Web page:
Picture the typical American family: what do you see? You probably imagine a married mom and dad with a couple of kids -- think the Draper family, circa Season 1 of Mad Men. You probably know that that ideal has held true for fewer and fewer families over the decades. But new data from the Pew Research Center shows that fewer than half of American kids now grow up in one of these "traditional" families.
As of 2013, only 46 percent of U.S. kids live in a traditional family structure of two parents in their first marriage. An additional 15 percent live with a parent who has been remarried at least once, 34 percent live with a single parent, and 5 percent have no parent at home -- this latter group is most likely living with a grandparent, according to Pew. By contrast, 73 percent of American kids lived with a traditional family back in 1960.
Looking at the chart, it's clear that the change is less a function of remarriages, and more due to the sharp rise in single parenting. As Emily Badger wrote last week, 41 percent of births these days are to unmarried mothers. Among black mothers, that figure rises to an astonishing 72 percent.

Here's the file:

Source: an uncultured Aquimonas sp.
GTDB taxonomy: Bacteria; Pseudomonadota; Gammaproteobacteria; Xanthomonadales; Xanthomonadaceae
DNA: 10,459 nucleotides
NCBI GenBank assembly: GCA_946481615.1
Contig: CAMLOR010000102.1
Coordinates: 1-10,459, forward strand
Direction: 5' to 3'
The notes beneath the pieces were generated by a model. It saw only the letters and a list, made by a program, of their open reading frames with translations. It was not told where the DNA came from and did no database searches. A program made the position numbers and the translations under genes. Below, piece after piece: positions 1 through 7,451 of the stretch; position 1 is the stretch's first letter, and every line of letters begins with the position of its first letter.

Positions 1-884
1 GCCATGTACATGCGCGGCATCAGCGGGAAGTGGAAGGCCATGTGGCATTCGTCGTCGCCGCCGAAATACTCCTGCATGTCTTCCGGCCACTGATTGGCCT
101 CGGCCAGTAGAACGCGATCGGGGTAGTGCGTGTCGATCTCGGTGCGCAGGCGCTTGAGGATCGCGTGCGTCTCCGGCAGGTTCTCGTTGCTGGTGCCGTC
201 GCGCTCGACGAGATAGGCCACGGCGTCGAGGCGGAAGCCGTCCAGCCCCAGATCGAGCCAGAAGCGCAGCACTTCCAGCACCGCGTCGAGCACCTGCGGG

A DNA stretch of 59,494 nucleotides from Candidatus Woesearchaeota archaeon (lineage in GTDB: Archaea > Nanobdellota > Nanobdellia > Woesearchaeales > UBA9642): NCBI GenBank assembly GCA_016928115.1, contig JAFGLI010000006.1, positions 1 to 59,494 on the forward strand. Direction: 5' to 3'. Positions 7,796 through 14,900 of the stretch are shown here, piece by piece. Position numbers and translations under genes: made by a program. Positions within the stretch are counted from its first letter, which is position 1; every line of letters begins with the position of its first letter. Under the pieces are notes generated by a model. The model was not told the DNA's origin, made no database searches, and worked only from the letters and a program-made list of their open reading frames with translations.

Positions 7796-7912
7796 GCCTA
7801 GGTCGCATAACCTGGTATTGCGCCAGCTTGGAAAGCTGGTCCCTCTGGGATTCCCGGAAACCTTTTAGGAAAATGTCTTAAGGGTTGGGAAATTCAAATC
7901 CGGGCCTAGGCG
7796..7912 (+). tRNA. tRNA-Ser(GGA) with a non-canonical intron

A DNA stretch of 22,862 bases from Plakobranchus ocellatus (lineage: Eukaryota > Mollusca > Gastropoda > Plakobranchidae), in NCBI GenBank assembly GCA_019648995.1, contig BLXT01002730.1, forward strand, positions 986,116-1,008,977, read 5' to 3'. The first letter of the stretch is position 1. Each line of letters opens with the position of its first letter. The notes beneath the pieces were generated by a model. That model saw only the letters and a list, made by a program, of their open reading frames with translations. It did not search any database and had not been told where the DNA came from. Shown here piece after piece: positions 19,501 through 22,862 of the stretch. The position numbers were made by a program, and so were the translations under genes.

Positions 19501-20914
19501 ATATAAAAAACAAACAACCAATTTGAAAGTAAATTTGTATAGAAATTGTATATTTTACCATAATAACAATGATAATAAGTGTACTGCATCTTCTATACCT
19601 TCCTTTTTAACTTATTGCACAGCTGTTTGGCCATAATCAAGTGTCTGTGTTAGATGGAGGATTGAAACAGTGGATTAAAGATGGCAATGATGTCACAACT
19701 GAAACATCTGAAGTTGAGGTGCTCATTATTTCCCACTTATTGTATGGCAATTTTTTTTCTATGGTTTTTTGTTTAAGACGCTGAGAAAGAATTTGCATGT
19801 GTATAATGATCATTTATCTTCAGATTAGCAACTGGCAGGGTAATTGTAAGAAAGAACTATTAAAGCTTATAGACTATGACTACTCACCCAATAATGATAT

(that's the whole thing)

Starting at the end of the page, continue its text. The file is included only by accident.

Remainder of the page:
Researchers are in general agreement that children of unmarried parents tend to have a tougher time in life: more poverty, more instability, and more problems at school, among other things. But it's less clear what type of policy measures we might take to address these issues. As Emily noted, it doesn't make a whole lot of sense to encourage mothers to stay in relationships that may be abusive or otherwise more harmful to their children's health than going it alone.
But it's clear that the American family has changed dramatically over the past 50 years, and will likely continue to evolve. If policymakers of any political stripe want to help American families succeed, the first step is coming to grips with what that dramatic change looks like. For the majority of U.S. children, the traditional nuclear family is an ideal that doesn't reflect reality.